Pregnancy clubs: Group antenatal care in Uganda and Kenya

Shafia Rashid is principal technical advisor for the FCI Program of Management Sciences for Health. 

Women participate in the opening ceremony of a Lea Mimba pregnancy club session at a health facility in Kenya. (Photo by M4ID)

We were pleased to see the blog post from the Maternal Health Task Force which highlighted a review of published literature and informant interviews to develop a common model for group antenatal care (ANC), an innovative service delivery approach for re-organizing ANC in low-resource settings. In comparison to the current one-on-one model, group ANC is increasingly recognized as being more responsive to women’s and health providers’ needs,  encouraging self-care, and providing women with the emotional and social support to navigate an often isolating and stressful time in their lives. Continue reading “Pregnancy clubs: Group antenatal care in Uganda and Kenya”

Targeting Gestational Diabetes During Antenatal Care: Experience from Ethiopia

By Mebrahtu Abraha Gebremikael, Elke Konings and Christie Roberts, Management Sciences for Health (MSH)

This article originally appeared on the blog for the Maternal Health Task Force (MHTF)

Photo by Warren Zelman

Even as more women in Ethiopia are receiving antenatal care (ANC) services, coming earlier in their pregnancies and more frequently for care, maternal mortality remains high. The leading causes of maternal death include hypertension, eclampsia, hemorrhage and obstructed labor, all of which are more common among women with gestational diabetes, or high blood sugar that is detected during pregnancy. Gestational diabetes can also have serious effects on babies, including abnormal birth weight, congenital malformation, respiratory distress syndrome or stillbirth. Evidence suggests that gestational diabetes is highly treatable and, since it is associated with other conditions, there may be opportunities for integrated treatment approaches. But pregnant women in Ethiopia are rarely screened for this condition, which contributes to gaps in diagnosis and the measurement of prevalence. In fact, it is not clear how widespread the problem is around the world: Varying estimates show gestational diabetes affecting less than 1% to as many as 28% of pregnant women globally. Continue reading “Targeting Gestational Diabetes During Antenatal Care: Experience from Ethiopia”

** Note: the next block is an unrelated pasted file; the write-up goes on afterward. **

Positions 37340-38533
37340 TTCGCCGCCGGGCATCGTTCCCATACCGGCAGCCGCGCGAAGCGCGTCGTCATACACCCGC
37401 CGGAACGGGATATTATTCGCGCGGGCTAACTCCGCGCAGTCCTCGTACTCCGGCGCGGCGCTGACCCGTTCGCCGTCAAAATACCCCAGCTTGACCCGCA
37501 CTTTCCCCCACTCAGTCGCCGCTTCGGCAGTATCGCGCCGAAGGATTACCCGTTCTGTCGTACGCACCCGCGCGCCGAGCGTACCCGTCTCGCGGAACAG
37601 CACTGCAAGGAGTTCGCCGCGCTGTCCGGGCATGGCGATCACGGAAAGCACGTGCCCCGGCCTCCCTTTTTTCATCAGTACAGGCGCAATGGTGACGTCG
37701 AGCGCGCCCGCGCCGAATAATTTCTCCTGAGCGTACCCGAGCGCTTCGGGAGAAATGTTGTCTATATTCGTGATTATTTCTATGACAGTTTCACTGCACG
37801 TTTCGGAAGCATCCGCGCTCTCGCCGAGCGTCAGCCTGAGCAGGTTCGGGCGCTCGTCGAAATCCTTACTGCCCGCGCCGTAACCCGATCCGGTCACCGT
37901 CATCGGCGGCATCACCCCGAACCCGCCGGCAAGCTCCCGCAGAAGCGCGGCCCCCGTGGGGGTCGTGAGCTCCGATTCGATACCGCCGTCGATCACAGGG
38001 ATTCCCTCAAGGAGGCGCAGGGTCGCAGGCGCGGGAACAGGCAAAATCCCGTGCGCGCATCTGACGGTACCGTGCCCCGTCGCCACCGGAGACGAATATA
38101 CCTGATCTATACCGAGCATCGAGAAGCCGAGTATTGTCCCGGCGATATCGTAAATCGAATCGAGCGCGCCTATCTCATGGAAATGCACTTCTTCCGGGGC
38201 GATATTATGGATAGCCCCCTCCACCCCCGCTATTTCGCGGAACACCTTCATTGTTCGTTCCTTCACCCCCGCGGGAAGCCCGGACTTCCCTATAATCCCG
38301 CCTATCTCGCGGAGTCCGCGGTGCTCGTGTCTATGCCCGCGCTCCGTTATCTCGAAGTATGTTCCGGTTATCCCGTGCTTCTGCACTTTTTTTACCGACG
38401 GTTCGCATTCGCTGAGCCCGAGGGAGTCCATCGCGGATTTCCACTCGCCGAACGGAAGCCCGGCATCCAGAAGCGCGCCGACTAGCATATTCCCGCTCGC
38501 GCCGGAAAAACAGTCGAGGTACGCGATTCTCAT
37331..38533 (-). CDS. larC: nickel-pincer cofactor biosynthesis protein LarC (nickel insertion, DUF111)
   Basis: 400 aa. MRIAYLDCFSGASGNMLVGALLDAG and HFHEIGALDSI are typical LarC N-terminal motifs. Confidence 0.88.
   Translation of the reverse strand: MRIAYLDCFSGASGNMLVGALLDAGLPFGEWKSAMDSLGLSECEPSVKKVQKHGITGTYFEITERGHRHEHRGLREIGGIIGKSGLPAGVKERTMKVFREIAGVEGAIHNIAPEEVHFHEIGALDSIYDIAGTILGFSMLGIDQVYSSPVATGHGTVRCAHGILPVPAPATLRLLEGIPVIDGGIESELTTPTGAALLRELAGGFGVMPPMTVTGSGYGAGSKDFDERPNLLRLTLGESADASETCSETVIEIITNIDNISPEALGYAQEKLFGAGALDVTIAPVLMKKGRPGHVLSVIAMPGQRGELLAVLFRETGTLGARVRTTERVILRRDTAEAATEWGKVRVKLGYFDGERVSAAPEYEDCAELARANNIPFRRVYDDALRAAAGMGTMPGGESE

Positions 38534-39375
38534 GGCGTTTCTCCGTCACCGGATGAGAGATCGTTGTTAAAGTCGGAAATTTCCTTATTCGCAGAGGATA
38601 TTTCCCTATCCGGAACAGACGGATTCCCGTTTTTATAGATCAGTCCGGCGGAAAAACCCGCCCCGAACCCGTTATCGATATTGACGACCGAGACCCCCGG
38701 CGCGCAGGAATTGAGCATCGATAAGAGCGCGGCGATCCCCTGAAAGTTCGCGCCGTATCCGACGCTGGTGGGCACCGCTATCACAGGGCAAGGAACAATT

« J’ai retrouvé ma personnalité et ma dignité ».

Photo: Adama Sanogo/MSH

For English, click here.

Le programme FCI de Management Sciences for Health (MSH) Sciences de la santé pour la santé, avec le soutien du Sous-cluster humanitaire SGBV (financé par UNFPA), travaille avec des points focaux villageois formés pour référer les survivants de les survivants de la violence basée sur le genre (VBG) 59 villages vers des services médicaux et psychosociaux gratuits dans 9 hôpitaux et pharmacies de Mopti. Une cliente de 15 ans et une survivante de viol familial racontent son histoire. Continue reading “« J’ai retrouvé ma personnalité et ma dignité ».”

“I got my dignity back.”

Photo: Adama Sanogo/MSH

Pour le français, cliquez ici.

The FCI Program of Management  Sciences for Health, with support from the SGBV Humanitarian Subcluster (funded by UNFPA), works with trained village focal points to refer SGBV survivors from 59 villages to free medical and psychosocial services at 9 referral hospitals and pharmacies in the Mopti region of central Mali. A 15-year-old client of services, and survivor of familial rape, tells her story. Continue reading ““I got my dignity back.””

A door-to-door campaign for antenatal care

This story originally appeared on the Management Sciences for Health website.

When her rapist was arrested, 16-year old Brigitte* thought the worst was behind her. But when she discovered she was pregnant, she had little choice but to drop out of school and work the family fields in her village, in the Manika health zone of the Democratic Republic of Congo (DRC). She certainly could not afford antenatal care (ANC) visits.

The DRC government has made maternal health one of its highest priorities, and partners like the USAID-funded Integrated Health Project Plus (IHPplus) have collaborated with the Ministry of Health to make that vision a reality. Knowing that ANC visits are out-of-reach for many women, IHPplus subsidizes free and reduced-cost care for expectant mothers. And knowing that many women are not aware of the benefits of ANC visits, IHPplus has organized a variety of campaigns to educate mothers-to-be. Continue reading “A door-to-door campaign for antenatal care”